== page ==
This is where Makotose’s love affair with the city of Bulawayo began. To this day, he has sentimental attachment to both the city and province. This is where he spent six memorable years and honed his sporting skills. This is where he would captain his country for the first time 11 years ago.

And now, this is where he is earning a living, as head coach of Bulawayo school Petra High. Makotose has turned to coaching after his playing career ended. First, he was made coach of Zimbabwe’s women sevens side, then worked as a specialist coach at Gateway High School in Harare.

Now he is the head coach at Petra, a job he says allows him, as the man in overall charge, to refine his coaching skills and directing operations of the entire team as opposed to being a specialist.

“Look, I’ve had a short coaching career, but I’m blessed to have worked with the likes of Marvin Chirume and Tunga Mashungu, the Gateway headmaster. There was a system we used. When I moved to Petra as the head coach, I applied what I leant at Gateway. Being the head coach you have the luxury of having certain coaches do certain things. I don’t have to worry about coaching the forwards. My biggest worry is to have the perfect forwards coach in place.”

More appointments are lining up for Makotose. He has recently been appointed assistant coach for the Zimbabwe Schools team that takes part in South Africa’s Craven Week every year. He will deputise the Zimbabwean-born former Scotland international Scott Gray, who coaches at St John’s College in Harare. Makotose’s style of coaching is in every respect similar to how he played the game himself.

“I like exciting, running rugby, keeping the ball moving, quick breakdowns,” he says. “That’s my style of rugby I suppose.”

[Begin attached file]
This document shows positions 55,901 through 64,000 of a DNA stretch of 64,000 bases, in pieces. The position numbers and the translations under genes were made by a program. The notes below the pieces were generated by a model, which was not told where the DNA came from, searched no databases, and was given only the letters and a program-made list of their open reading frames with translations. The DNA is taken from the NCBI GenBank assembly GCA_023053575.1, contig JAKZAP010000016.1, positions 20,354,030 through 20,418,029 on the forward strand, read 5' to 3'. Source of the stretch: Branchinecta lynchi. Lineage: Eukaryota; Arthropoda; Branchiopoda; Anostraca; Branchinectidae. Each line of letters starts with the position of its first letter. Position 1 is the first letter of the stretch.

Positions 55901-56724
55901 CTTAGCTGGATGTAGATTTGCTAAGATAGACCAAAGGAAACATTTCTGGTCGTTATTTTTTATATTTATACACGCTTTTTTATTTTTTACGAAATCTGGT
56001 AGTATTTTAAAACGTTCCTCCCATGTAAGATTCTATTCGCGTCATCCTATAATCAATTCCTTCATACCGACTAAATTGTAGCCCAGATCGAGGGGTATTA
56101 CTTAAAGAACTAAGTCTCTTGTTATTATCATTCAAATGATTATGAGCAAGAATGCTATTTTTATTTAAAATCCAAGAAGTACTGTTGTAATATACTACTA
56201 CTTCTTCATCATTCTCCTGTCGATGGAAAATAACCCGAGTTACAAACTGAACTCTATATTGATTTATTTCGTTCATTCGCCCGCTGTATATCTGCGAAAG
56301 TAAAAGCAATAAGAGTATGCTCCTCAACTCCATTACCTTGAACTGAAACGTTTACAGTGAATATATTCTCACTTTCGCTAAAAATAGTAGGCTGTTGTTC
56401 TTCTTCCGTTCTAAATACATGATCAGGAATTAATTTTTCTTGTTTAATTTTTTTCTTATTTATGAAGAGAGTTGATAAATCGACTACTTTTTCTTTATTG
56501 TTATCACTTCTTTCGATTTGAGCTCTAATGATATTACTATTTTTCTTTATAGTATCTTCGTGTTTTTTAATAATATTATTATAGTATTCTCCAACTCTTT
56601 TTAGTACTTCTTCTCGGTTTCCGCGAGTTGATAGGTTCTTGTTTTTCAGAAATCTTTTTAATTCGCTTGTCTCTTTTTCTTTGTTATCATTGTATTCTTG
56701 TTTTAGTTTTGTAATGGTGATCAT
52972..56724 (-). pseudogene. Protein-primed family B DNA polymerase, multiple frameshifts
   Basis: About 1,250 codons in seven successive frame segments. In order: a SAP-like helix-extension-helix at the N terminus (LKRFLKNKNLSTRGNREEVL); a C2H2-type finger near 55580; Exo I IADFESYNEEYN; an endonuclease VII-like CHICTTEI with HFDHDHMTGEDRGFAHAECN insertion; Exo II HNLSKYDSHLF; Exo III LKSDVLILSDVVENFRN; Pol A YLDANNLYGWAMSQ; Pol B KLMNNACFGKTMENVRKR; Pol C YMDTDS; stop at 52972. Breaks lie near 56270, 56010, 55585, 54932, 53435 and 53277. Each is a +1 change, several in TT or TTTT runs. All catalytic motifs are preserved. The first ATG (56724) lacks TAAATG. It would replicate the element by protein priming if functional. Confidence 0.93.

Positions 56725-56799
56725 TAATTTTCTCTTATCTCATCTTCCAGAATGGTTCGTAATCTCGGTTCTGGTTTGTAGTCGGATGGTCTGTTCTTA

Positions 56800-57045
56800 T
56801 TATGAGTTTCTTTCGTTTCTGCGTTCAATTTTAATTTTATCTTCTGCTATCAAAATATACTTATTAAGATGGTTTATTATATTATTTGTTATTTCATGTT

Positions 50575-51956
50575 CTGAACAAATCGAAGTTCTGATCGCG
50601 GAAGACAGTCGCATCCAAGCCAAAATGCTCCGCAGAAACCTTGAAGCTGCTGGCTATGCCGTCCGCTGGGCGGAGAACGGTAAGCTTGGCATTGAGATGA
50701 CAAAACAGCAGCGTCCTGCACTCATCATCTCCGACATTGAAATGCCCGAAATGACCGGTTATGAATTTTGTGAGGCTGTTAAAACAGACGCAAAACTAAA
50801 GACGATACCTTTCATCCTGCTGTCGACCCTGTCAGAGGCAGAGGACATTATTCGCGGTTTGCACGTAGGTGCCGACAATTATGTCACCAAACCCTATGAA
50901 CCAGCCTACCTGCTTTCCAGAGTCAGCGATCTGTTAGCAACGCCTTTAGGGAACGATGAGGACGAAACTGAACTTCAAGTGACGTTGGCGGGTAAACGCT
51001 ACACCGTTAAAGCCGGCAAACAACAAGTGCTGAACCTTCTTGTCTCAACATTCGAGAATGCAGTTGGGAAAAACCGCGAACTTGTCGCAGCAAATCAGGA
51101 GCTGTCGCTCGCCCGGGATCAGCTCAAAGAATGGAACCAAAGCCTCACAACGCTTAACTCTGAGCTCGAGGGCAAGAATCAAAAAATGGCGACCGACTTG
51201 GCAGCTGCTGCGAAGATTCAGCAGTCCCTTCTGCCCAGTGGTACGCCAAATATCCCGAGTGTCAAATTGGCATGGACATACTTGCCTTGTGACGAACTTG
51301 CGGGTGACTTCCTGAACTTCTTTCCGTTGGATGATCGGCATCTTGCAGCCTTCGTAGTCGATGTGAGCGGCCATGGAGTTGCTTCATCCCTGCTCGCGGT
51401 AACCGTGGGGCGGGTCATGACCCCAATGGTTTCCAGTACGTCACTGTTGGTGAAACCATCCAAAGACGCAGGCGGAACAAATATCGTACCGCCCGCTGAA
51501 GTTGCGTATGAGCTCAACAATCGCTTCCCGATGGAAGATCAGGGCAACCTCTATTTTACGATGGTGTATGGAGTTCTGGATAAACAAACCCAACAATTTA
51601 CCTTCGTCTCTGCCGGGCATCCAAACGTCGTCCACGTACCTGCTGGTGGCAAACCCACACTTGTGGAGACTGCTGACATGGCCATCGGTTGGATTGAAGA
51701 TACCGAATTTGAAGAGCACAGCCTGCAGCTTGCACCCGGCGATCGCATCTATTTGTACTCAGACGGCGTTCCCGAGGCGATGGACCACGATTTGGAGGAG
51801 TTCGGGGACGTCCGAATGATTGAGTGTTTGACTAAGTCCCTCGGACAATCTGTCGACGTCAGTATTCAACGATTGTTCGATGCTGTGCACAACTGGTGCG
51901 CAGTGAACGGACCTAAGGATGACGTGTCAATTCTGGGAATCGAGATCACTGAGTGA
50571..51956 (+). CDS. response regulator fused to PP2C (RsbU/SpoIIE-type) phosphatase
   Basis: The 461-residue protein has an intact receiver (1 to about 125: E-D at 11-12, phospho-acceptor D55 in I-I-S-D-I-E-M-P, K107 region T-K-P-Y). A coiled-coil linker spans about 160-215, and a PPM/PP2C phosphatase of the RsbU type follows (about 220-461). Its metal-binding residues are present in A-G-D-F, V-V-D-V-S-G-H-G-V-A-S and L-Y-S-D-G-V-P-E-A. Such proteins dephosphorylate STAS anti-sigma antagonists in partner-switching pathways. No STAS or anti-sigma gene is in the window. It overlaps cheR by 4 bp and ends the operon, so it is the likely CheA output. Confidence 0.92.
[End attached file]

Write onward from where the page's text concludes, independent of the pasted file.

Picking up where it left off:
Petra is not traditionally a top rugby school. It is due in part to the fact that since it is a mixed-sex school, they have always had a smaller pool of boys to pick from, as opposed to the all-boys schools who have the entire school to select from. But making Petra compete with the big schools is work in progress. “It’s something we are working on. It’s a big challenge. Petra is a co-school and a hockey school. But we are working on making rugby a big sport there too.”

It helps that the boys at the school are extremely committed to the sport, and to enhance their status in that sport.

“In schoolboy rugby it depends on culture. You play to the school’s culture. The boys are committed already so what I look for is discipline.”

Coaching the sevens women was a unique experience for Makotose, totally different to coaching young schoolboys approaching the prime of their physical shape.

“There are differences. It’s never easy coaching women. You have to deal with the external factors. The faster you overcome, the challenges the better you become as a coach.”

He also spent a season playing club rugby in the UK last year although, sadly, injury marred that stint. “When I was there I played for Huddersfield Rugby Club, but I was suffering from knee injury so I was working with the little kids, little under-8s and under-9s. It was fun. That’s when I kind of decided to become a coach and I’ve never really looked back.”

One of the highlights of Makotose’s playing career was being selected into the African Leopards, a select side of the continent’s top players — in 2005.

“I was one of only two Zimbabweans. The first two Zimbabweans. The only two, in fact. It was me and a great friend of mine, Jacques Leitao. We played together from Zim Under-21s. He also went on to captain the Zim Cheetahs (national sevens team). We toured France and played the French Under-21 side and won. It was one of my best moments I suppose.”